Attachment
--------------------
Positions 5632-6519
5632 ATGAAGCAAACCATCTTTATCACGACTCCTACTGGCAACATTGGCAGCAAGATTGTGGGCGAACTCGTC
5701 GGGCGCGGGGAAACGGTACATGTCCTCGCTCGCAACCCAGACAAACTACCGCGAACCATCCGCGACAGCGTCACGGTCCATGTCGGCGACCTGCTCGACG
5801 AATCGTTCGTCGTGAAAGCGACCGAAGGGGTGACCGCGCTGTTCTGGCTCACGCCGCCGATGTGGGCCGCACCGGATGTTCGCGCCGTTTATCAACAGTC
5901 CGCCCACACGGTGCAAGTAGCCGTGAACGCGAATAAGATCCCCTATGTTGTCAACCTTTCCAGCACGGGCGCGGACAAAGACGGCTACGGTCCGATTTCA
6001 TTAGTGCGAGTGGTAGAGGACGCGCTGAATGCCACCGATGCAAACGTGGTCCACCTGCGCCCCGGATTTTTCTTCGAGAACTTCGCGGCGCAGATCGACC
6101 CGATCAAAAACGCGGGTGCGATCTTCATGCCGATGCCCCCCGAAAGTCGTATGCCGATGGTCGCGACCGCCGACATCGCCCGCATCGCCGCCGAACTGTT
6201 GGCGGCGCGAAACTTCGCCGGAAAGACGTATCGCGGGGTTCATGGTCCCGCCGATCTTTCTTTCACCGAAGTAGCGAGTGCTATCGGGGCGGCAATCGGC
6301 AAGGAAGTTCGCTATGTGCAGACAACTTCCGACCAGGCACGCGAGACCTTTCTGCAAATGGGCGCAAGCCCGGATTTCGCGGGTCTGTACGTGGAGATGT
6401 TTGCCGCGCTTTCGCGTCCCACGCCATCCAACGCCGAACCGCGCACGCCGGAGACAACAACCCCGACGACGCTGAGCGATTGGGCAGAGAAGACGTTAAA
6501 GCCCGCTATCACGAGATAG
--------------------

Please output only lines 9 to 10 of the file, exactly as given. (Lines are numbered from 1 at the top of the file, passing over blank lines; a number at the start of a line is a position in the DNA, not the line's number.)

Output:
6301 AAGGAAGTTCGCTATGTGCAGACAACTTCCGACCAGGCACGCGAGACCTTTCTGCAAATGGGCGCAAGCCCGGATTTCGCGGGTCTGTACGTGGAGATGT
6401 TTGCCGCGCTTTCGCGTCCCACGCCATCCAACGCCGAACCGCGCACGCCGGAGACAACAACCCCGACGACGCTGAGCGATTGGGCAGAGAAGACGTTAAA